New Microphone Fiend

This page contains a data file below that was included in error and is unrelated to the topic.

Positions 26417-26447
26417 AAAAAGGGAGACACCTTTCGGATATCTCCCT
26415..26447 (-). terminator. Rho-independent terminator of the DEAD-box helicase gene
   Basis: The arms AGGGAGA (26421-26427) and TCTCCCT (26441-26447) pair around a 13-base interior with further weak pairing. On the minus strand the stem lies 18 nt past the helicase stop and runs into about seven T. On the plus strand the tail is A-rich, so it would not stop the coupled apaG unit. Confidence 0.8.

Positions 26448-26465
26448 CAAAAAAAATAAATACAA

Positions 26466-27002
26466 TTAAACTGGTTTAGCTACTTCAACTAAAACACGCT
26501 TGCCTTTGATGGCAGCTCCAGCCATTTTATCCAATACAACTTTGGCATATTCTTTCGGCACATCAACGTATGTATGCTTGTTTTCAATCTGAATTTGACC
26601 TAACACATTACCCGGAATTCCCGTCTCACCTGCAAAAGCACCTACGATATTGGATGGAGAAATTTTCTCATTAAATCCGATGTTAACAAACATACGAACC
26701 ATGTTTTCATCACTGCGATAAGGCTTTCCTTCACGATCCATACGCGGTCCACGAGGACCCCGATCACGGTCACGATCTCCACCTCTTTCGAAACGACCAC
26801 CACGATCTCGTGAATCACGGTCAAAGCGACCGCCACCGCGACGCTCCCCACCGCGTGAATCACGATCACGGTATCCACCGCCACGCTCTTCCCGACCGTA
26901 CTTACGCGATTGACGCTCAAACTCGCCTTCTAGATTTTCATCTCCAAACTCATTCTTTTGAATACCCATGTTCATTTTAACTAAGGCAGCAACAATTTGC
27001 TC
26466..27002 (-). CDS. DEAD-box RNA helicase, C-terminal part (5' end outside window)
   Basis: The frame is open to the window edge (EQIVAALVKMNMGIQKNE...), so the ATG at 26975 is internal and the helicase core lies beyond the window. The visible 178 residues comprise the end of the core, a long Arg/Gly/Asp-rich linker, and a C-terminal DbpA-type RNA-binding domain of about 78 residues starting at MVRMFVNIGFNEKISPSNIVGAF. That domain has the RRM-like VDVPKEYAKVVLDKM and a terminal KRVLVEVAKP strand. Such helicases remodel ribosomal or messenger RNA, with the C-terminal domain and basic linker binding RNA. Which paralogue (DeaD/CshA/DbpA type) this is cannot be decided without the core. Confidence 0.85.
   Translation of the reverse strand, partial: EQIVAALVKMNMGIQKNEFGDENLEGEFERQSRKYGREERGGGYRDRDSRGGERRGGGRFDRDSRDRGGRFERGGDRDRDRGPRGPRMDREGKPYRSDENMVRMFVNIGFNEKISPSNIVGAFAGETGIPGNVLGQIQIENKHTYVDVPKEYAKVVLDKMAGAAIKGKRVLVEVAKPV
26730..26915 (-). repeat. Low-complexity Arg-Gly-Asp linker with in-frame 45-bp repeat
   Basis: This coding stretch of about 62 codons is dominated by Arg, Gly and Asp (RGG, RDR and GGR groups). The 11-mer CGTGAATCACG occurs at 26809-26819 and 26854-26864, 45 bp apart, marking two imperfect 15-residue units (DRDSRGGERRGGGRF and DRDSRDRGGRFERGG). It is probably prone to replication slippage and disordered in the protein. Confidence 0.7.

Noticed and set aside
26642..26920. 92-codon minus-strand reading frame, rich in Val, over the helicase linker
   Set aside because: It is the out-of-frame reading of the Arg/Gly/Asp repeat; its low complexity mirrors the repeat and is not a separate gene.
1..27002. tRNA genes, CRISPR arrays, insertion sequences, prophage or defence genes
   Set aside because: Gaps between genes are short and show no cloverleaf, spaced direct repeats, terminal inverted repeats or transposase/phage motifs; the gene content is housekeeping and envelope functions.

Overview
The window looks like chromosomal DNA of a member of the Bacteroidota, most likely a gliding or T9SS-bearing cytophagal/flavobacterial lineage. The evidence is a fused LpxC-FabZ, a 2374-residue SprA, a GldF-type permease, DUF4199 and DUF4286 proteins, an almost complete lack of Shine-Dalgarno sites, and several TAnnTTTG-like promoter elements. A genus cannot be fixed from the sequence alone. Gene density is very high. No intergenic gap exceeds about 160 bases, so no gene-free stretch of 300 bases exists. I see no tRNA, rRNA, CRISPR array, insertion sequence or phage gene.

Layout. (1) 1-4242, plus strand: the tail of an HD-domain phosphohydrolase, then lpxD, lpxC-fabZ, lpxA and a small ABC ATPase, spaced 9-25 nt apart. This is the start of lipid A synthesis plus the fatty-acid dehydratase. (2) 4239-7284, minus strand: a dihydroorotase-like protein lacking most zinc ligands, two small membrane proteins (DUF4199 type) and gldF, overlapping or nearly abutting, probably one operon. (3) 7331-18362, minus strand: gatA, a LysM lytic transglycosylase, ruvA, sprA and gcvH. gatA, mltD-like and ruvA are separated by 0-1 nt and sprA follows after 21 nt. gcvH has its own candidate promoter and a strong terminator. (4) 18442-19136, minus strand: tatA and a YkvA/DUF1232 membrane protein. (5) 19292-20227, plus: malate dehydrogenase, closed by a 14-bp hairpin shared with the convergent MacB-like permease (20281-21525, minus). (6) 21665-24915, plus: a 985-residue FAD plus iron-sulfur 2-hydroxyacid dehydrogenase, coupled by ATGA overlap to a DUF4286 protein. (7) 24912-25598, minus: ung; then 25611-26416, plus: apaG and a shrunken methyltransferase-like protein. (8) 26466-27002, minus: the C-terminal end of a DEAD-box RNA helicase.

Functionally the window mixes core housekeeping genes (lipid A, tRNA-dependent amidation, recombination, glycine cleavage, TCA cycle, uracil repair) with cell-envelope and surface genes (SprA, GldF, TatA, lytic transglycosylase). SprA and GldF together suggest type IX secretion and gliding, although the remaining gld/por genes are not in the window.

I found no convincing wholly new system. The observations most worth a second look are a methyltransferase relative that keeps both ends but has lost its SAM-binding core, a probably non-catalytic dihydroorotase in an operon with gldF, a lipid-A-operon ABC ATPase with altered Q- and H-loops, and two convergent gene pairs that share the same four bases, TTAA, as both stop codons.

In CRUMM you'll find a deeply complex individual whom life has provided it's fair share of struggles. With both West Indian and southern roots, he is able to borrow from these uniquely different rhythms and produce a sound that is unlike anything the world has heard before. The self-described 'unpredictable' person is a melting pot of different types of artists. Influenced heavily by Outkast's uncanny ability to take calculated chances, CRUMM wants to create a new genre of music. In a market that has rendered lyrical ability secondary to thumping beats, he wants to challenge the current paradigms that say, 'The South ain't talkin' about much.' An old soul, his music is filled with raw emotion and the lyrical storytelling of yesteryear. This wordsmith is guaranteed to change the industry's perception of what to expect from the talent below the Mason-Dixon Line. CRUMM aka Oliver Ottley III was born and raised in Augusta, Georgia. Naturally crafty with his words, he started off writing poems in high school as a means to charm the ladies. A talented two sport athlete, it was always assumed that he would go on to a career in sports. His first stop on his collegial journey took him to South Carolina State. There on a full athletic scholarship for Track and Field, music was not yet a major part of his life. The rigorous demands of the athletic program required that all other aspirations take a back seat. As time went on, running track was slowly losing it's appeal and the motivation to excel in this arena was waning. With a sponsorship contract from Puma on the table and a whole family in the background thinking that he'd made it, he felt very conflicted when he became consumed with a burning desire to forgo his education. After one year in South Carolina, CRUMM moved onto a small junior college in Texas. This move proved to be pivotal and it was there that the artist he has become emerged. Screwed, a slowed down form of music with it's memorizing rhythm and pulsating beats, was the sound of the region. His arrival into this new world made him realize that he really had to step his game up if he was going be respecected as an artist. The local scene was full of phenomenal freestylers who were not above sending an emcee packing if their skills were not up to par. "Freestyling is one of the most difficult forms of flow. It really taught me how to keep the thoughts flowing continually". There for a little over a year, his overall skill level increased ten fold and before he knew it people were coming out the woodwork to prove they were better than him. The search for new opportunities and the birth of his son, made his return to Georgia inevitable. Trading his cleats for beats, he decided to apply his full energy into exploring the possibilities of a music career. Not at all afraid to go against the grain and ignore the traditional southern formula, CRUMM is on a mission to restore some of the traditional values that once constituted HipHop. "Creating Riches Using My Mind" (CRUMM) is not only the name, but also the motto. The consummate perfectionist, he thinks about not only what he is talking about, but how his message is going to be perceived. 'Thinking is one of the hardest things to do. That's why a lot of people don't participate.' When asked about how he wants to be seen, he says with conviction that he wants to be seen as a "Renaissance MC". 'Putting together thoughts that you must be responsible for, is a hard job' remarks CRUMM. "I think that is the biggest difference between a rapper and an MC. A rapper does just that-- he raps or talks. An MC is the keeper of the culture.' He knows that he shares responsibility for what becomes of this art form and takes his job very seriously. This philosophy lends further proof to the reality that just because one is from the 'block' does not mean that they must possess a 'block' mentality. Nor should he be allowed or comfortable with using that as an excuse. It is his belief that through music an artist is immortalized forever, 'That is how you leave your legacy." With timeless subject matter, his songs will be as relevant 10 years from now as they are today. His music is filled with meaning that both the streets and music lovers the world over will embrace. The flow is quite southern, but the word play is very much characteristic of his brethren in the North. With an emphasis on lyrical content, it's no surprise that he has found the greatest acclaim for his current body of work in the North. 'In the South, lyricism often falls on deaf's ear.' In his music, he chronicles life from his window sill. With a "hustler as a daddy and a Christian for a momma', there exists in him a balance that is missing from much of the music today. The internal conflict that exists within one from this upbringing comes through loud and clear via his verbal prose. 'Music is a very hypocritical sport. No one gets in this business to not make money. If that were the case no one would sign contracts. The difficulty occurs when one tries to balance their core beliefs and marketability.' Though deeply introspective and wise beyond his years, he is not above making tracks that the club deejays will embrace as well. As evidenced by the success of his two mixtape releases, "Trouble" and "Apologize (Street Mix)", the streets are now ready for his full length effort to drop. His resume includes opening for Young Bloods and Lil John (Paine College Homecoming) and performances in San Diego (CA-Cantos Street Fair), Las Vegas (NV), Baltimore (MD), Augusta and Atlanta (GA) and U.S. Virgin Islands Next on the horizon is the release of his first solo CD which is entitled, 'Was You Ready?', a question directed at all listeners. "Was I ready for what?", some might ask at first inspection. The album promises to surprise all those who assume have come to expect the same signature southern sound, but who are searching for something different. C.R.U.M.M., trendsetter from the south, ready or not, here he comes.